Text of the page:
3 Reasons Why Your Strength Is Not Improving!

You're Not Stepping Up Your Training

One of the biggest and most common causes for fitness plateaus is the lack of progression. It doesn't matter where you started from, doing something new is always going to deliver promising results, but due to our natural biological and physiological adaptations, the human body is extremely good at responding to new stimuli but it's also really good at reserving energy too. What we mean by this is, your body doesn't want to run at a high metabolism all the time, it will sometimes, but only when it needs to.

The more you work your muscles the more 'active' they become and 'active' muscles are expensive and cost a lot of energy to maintain (high metabolic demand). Think of having a really high maintenance girlfriend (or boyfriend), who needs a lot of time, attention and money! Now, a person with a larger amount of active muscle would generally expend or burn a larger amount of energy (calories) per day, when compared to someone who lives more of a sedentary lifestyle or has a lower amount of active muscle. You may have experienced your muscles 'shrinking' if you've stopped training for a period of time, this is your body's way of creating cost-effective methods to reserve energy expenditure.

In the beginning, when you started training, it may have been something as simple as walking for 20 minutes per day or lifting teenie, tiny weights and that most likely would have created stimuli on the muscles that was large enough for the muscles to grow, tone, tighten or change. Now, after a period of time, this muscle stimuli has become the norm and is no longer challenging for your body. You'll start to notice that the next-day muscle soreness (DOMS) doesn't occur much, you don't run out of breath anymore and you may not even sweat much anymore. These are all signs that your body is no longer being challenged and there is not enough stimulation to initiate muscle growth and development (hypertrophy).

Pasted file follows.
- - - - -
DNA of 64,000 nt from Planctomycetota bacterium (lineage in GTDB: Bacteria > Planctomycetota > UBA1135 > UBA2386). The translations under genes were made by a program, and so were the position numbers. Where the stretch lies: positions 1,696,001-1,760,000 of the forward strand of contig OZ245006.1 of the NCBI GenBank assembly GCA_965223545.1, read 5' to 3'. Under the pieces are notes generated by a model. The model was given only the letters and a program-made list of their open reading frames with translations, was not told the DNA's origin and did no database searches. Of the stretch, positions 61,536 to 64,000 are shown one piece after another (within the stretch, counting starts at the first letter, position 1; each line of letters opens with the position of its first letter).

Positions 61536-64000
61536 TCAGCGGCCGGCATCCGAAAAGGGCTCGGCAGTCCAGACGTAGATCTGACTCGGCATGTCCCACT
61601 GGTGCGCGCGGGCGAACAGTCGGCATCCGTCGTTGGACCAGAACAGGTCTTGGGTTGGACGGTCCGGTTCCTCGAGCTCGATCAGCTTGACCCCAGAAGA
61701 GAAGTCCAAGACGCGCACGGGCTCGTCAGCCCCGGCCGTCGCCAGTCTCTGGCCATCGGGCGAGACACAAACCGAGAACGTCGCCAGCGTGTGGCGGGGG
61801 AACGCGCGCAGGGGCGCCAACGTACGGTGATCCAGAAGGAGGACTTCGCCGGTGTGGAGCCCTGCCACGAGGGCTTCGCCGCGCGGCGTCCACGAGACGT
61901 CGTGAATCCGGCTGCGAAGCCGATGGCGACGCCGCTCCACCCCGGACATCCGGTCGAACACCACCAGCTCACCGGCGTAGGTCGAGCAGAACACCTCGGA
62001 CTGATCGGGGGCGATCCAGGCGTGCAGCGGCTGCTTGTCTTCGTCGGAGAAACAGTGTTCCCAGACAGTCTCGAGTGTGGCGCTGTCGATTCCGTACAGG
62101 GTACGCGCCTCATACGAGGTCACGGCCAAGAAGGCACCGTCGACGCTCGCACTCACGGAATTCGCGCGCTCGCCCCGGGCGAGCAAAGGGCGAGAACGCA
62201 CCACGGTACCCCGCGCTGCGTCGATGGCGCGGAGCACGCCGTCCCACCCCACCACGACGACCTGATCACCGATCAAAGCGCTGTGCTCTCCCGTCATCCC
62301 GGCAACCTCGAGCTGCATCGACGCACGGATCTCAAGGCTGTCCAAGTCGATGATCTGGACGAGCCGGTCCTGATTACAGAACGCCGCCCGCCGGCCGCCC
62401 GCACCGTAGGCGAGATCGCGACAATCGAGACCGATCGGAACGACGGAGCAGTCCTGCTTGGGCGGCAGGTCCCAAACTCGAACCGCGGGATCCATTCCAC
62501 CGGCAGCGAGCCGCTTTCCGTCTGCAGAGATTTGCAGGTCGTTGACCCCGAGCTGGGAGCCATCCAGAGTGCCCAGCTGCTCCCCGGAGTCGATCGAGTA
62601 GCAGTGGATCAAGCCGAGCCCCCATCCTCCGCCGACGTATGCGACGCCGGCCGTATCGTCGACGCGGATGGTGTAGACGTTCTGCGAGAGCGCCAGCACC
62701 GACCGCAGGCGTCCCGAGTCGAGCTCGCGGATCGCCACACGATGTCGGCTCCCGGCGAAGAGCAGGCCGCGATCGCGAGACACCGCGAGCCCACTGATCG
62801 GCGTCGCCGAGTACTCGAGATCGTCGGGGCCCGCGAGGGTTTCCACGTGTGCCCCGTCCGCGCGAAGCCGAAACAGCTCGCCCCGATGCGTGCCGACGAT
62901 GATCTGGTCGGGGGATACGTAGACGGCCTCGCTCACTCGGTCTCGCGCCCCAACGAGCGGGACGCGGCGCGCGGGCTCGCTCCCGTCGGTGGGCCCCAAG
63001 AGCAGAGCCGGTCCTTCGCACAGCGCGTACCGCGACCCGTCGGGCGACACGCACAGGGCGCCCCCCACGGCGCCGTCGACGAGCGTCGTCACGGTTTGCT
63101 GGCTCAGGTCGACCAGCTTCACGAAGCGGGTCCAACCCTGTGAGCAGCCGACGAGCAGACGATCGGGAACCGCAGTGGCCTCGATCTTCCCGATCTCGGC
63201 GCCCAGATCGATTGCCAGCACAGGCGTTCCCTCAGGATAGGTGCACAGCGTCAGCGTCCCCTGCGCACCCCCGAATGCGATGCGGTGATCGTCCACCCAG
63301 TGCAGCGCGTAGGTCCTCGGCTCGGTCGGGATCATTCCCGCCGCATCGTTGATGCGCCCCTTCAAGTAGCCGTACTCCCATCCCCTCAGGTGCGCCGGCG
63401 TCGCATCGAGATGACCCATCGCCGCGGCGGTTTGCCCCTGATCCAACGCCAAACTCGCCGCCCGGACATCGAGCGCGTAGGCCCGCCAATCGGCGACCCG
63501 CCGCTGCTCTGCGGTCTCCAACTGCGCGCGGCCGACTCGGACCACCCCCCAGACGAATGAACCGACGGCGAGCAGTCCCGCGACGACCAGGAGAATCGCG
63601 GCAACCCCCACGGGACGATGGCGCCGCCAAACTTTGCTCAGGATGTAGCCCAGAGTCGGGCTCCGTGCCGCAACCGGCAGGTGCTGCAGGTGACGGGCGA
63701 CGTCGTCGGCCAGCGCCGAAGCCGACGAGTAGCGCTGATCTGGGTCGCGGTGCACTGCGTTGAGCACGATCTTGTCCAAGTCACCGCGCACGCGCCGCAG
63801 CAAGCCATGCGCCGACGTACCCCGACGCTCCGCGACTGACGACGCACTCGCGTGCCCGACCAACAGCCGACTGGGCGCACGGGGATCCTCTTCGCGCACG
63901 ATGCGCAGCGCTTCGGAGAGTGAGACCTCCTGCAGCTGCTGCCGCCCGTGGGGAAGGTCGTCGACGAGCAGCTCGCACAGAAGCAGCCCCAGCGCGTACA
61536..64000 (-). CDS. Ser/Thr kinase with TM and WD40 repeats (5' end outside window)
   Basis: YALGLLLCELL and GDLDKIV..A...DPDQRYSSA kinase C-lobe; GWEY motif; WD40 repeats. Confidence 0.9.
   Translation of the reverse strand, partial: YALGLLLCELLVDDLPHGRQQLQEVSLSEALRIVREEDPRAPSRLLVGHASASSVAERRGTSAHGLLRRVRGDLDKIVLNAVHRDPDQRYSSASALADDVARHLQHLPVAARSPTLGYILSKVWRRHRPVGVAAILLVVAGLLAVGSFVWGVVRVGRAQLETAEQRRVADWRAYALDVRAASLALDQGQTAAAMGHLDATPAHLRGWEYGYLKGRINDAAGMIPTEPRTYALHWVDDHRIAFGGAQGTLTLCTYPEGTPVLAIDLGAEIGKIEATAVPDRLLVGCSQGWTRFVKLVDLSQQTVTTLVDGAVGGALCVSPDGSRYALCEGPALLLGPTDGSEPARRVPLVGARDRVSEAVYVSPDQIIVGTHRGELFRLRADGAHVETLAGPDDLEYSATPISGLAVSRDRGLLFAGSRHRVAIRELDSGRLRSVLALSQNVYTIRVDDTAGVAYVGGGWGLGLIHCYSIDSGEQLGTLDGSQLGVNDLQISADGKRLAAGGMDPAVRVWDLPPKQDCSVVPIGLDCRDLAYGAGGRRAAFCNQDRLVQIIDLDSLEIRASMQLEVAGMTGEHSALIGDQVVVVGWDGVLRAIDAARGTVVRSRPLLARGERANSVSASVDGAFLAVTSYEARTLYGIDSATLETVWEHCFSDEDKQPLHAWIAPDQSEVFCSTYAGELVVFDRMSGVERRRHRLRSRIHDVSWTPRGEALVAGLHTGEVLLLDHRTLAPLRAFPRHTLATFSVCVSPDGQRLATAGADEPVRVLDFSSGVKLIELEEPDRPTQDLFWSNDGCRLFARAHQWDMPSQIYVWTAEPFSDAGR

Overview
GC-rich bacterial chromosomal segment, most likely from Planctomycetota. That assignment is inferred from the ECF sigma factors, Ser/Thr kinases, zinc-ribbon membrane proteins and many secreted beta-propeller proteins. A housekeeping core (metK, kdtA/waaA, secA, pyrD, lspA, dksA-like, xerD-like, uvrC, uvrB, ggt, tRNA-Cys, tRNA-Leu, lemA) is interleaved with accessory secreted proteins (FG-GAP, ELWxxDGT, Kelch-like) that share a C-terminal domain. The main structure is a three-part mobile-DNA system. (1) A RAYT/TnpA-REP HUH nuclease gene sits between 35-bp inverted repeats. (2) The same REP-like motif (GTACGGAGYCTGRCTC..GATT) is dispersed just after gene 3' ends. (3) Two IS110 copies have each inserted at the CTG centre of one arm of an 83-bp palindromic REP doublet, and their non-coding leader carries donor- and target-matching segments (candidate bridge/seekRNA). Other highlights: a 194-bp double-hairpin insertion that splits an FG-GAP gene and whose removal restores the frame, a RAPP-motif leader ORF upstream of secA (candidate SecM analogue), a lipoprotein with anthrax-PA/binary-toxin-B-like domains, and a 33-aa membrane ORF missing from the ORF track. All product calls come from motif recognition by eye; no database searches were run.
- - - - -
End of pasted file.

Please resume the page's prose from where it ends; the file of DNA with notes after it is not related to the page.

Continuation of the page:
It's always important to start at the basic level, especially if you're just starting out but it's also highly imperative to try new exercises, pick the next weight up, move a little faster, push a litter hard or go a litter further. These are all ways you can keep your progression going and avoid experiencing any fitness plateaus.

You're Not Creating Enough Muscle Tension

As we mentioned above, the purpose of physical exercise is to expose the muscles to stimuli, generally in the form of resistance. This can be achieved by using weights, resistance bands or even your own body weight. Whether you're pushing a barbell away from your body or pushing your body away from the ground, this is all resistance training and the muscles are exposed to a force they must push against. The greater the resistance, the greater the number of muscle fibers that get activated.

You may have heard the term 'time under tension'? This simply means the amount of time that your muscles are exposed to tension or are undergoing a muscle contraction. Whilst there are benefits to short or fast muscle contractions, such as a box jump, it's also important to ensure that you have adequate training time for your muscles to be exposed to longer contraction times.